(MH) I like putting things that don't fit next to each other. It's a not so secret obsession. When I'm planning for a trip -- like the one I'll start tomorrow -- I make sure to leave all my errands until the last minute, make sure I have plenty of work to rush haphazardly through, make sure my room is a mess and needs vacuuming, make sure my linens all need a good washing, make sure the dry cleaning needs to be picked up, make sure I play an appropriate number of board games and sing at my local piano bar. All before I begin to think about what I should pack.
I think this packing tactic has actually made me an amazing packer and traveler. My credit card statements -- with their evidence of hastily taken cabs, missed-flight charges, and last minute (and mid-trip emergency) purchases -- might want to tell a different story. But when's the last time I listened to anything my credit card statements had to say about my choices.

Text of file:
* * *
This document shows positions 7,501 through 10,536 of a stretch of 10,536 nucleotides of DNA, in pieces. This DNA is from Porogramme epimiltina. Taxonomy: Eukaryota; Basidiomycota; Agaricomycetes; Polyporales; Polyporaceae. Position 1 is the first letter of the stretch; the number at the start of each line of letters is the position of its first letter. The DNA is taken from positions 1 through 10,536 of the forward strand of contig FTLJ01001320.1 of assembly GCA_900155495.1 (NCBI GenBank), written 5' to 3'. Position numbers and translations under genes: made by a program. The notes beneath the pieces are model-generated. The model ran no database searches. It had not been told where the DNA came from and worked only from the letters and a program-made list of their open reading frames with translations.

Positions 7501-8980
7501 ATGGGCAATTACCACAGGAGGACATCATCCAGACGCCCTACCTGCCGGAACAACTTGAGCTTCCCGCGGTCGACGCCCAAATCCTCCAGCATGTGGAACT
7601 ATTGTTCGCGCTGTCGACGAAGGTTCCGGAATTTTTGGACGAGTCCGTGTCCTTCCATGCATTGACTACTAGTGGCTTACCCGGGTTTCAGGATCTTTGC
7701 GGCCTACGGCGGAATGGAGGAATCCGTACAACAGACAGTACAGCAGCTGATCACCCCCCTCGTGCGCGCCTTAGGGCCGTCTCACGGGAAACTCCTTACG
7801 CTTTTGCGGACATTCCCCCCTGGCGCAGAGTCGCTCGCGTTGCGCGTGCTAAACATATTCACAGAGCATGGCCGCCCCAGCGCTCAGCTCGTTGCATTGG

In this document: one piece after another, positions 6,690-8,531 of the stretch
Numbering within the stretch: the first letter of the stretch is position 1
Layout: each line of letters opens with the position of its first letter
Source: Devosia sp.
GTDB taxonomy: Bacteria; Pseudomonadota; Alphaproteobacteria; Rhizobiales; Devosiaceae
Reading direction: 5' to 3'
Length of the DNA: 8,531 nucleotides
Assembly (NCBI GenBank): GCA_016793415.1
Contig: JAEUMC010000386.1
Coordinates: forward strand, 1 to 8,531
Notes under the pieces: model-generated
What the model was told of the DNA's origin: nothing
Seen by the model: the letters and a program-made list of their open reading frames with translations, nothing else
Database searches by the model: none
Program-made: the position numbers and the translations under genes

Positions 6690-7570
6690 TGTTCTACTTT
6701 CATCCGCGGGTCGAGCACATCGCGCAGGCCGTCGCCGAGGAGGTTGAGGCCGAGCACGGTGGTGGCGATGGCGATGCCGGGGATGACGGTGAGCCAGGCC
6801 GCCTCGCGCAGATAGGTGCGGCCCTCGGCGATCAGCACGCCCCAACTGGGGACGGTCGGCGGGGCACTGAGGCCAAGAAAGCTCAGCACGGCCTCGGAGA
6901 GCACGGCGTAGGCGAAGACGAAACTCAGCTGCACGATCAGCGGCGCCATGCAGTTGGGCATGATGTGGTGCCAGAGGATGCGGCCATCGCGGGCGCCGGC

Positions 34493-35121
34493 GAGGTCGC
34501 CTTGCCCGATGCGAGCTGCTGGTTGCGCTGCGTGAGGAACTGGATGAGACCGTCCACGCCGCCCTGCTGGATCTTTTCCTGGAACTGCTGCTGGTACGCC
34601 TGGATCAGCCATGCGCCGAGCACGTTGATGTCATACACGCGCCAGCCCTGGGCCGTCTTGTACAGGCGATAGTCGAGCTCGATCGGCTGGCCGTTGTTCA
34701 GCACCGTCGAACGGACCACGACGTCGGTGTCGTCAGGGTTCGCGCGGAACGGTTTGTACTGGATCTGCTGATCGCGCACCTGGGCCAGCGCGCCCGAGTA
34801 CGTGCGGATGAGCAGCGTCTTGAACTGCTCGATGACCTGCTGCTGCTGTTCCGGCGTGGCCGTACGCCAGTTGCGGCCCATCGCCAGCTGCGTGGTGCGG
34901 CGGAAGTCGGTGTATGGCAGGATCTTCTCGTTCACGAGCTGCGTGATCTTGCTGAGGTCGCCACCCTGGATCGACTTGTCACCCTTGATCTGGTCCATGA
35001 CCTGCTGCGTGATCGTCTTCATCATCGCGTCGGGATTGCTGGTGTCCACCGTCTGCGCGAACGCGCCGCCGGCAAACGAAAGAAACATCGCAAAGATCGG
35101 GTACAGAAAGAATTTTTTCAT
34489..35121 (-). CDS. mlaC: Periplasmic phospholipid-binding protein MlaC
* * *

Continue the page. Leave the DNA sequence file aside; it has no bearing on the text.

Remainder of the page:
It's the suddenness that becomes of the leaving moment, I think, that helps the travel. The furious flurry of a day and a half in which I'm forced away from my more comfortable and comforting thinkingness, then forgotten into the strange empty buzz of the airport terminal, when I start settling into the kind of quiet I like to travel in, where I get to really see Essential again.
It's noon. I'm leaving tomorrow night. I have a sushi lunch date in fifteen minutes (I haven't showered), a potential work date this afternoon to finish up my oral exam list drafts, a date with the gym around four, a dinner and movie date tonight, a late breakfast and wedding planning meeting (someone else's; don't get it twisted) tomorrow, a sushi dinner date tomorrow just before catching the red eye. The laundry's in the dryer. My room is a mess. I have several errands to run. I've edited this post a few times and might once more later.
And at some point, I suppose, it will have to happen that I pack.